Andy Stott, the Manchester-based producer of hauntingly beautiful dub techno, is one of the most interesting artists working in the vast terrain of electronic music. “Numb,” video above, from Stott’s latest record Luxury Problems, out now on Modern Love, opens with a weaving together of cold, distant, indecipherable vocals. Minimal sounds punctuate the syllables from underneath. The song is beatless for this opening part, but you can still feel the tempo and you get the sense that the song is going somewhere but it takes a whole two minutes to get there. And then, suddenly, at about 2:20, an ominous yet cloudy beat drops in, sounding like footsteps marching on top of the vocals.
The effect is mesmerizing and shows the artfulness of electronic music. There are two kinds of electronic music: the artful kind and the commercial kind.
Turn on your television set and I guarantee you’ll see some commercial playing a hot new song by an “it” electronic dance music or “EDM” artist. You know the culprits — David Guetta, Daft Punk, Skrillex, etc. On the one hand, I’m so excited to see DJs becoming superstars in their own right and reaching a level of success and commercial recognition in their production. But on the other, the growth and commercialization of “EDM” seems to cheapen the creative power of electronic music.
We’ve all been to clubs giving us electronic party music with divas singing and soaring above beats, but that music always gets old to me after a while. Like, I enjoy it for maybe 30 minutes tops but then I get bored and need to hear other music, something a little more creative.
On the video for “Numb,” above, one YouTube commenter said they prefer Stott’s “drop” in lieu of a Skrillex drop any day.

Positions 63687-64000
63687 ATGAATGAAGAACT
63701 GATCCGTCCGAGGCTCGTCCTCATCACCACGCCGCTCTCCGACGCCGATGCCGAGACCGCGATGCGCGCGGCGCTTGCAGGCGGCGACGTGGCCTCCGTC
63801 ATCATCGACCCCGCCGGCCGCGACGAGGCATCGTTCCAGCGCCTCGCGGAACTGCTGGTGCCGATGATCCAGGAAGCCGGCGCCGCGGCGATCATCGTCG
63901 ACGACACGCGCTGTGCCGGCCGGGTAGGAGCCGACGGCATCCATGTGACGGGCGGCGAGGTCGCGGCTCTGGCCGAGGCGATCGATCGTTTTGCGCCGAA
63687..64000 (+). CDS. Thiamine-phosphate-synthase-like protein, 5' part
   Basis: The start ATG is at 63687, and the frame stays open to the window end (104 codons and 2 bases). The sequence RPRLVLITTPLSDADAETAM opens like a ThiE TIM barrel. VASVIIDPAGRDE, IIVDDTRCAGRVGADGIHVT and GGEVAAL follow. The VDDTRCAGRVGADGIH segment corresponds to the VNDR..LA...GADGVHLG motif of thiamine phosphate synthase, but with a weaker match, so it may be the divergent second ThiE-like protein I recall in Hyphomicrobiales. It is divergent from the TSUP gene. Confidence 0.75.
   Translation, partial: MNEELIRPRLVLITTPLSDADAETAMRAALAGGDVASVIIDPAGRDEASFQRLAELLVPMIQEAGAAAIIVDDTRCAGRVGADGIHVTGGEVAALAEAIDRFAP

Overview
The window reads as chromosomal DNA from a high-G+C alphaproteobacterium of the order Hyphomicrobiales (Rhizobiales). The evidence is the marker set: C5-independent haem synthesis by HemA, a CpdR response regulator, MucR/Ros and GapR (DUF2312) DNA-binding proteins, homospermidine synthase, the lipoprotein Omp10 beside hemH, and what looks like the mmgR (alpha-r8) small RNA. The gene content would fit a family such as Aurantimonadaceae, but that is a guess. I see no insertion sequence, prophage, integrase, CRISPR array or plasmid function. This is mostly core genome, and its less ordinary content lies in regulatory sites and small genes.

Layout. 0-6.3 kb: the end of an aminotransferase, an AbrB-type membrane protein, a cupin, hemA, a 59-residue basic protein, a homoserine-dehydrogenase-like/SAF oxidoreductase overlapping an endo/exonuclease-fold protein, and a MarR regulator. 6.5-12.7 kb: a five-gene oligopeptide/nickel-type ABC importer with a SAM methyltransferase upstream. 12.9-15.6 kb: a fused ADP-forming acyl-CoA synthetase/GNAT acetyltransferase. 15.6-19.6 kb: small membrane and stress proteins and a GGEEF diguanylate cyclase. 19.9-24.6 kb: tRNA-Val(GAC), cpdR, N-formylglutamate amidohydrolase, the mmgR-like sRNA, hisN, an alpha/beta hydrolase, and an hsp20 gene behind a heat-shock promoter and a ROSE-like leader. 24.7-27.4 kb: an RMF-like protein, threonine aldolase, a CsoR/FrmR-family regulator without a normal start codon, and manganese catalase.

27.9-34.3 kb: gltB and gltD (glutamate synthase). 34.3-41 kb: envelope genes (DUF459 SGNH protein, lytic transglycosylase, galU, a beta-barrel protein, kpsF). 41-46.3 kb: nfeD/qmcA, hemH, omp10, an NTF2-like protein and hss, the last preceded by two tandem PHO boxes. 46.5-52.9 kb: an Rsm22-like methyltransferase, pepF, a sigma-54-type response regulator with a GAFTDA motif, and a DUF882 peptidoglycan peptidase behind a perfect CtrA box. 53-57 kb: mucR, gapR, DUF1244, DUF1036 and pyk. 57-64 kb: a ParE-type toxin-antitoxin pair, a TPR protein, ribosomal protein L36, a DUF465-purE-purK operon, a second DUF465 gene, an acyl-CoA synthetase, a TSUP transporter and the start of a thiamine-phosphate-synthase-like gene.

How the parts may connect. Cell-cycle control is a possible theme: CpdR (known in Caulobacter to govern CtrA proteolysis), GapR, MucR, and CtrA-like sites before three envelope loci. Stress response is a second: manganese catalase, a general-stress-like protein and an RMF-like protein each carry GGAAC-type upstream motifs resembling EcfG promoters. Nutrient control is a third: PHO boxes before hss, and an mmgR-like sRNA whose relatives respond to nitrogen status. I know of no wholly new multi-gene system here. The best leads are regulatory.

What record labels and music people are now calling “EDM” is electronic music in it’s most commercial, predigested form. But is it interesting? You can hear electronic dance music at music festivals around the world. That’s because EDM is a major trend in pop music right now. Want to create a hot new artist? Why, just throw some electronic beats at her, run her voice through some dumb machine and watch the cash roll in! Almost every song on the radio now features classic EDM traits, all squeezed into the standard pop song time formula of three minutes — strong, computerized beats, mechanized vocals or a “drop” of some sort where the song swells up to a climax and then, whaam, the beat drops.
This kind of music is not challenging. I like challenging music. People like Andy Stott, whose music employs vocals only very rarely, and even then as more of a symphonic texture than the central focus of the music, show the artistry and even compositional/composerly structure of electronic music. It is hard to listen to because it is not as obvious as commercial electronic music.
Overall, the beauty of electronic music is that it’s a really vast field that includes stuff by obscure composers and composer-like DJs and singer-songwriters playing with genre but also hardcore DJs who make banging dance music. The kind of music you like is always a question of taste. How many of us have raved and raved about a song that basically gave us a head-to-toe orgasm and when we shared it with our closest friends they were just sort of like “meh,” filling you with rage?
Your musical taste reveals a lot about you — what you’re interested in, what you like, and how much you enjoy finding new music or if you just like listening to stuff you already know.
I don’t want to shit on the kind of music people like — that’s not what this is about. But it is to say that for all the emphasis music culture puts on commercial electronic music, a world where certain producers and DJs capture millions of dollars and endorse products and headline the most important festivals on the planet, we’re overlooking some of the most innovative, creative, and interesting producers who aren’t selling their souls or creativity to capitalism.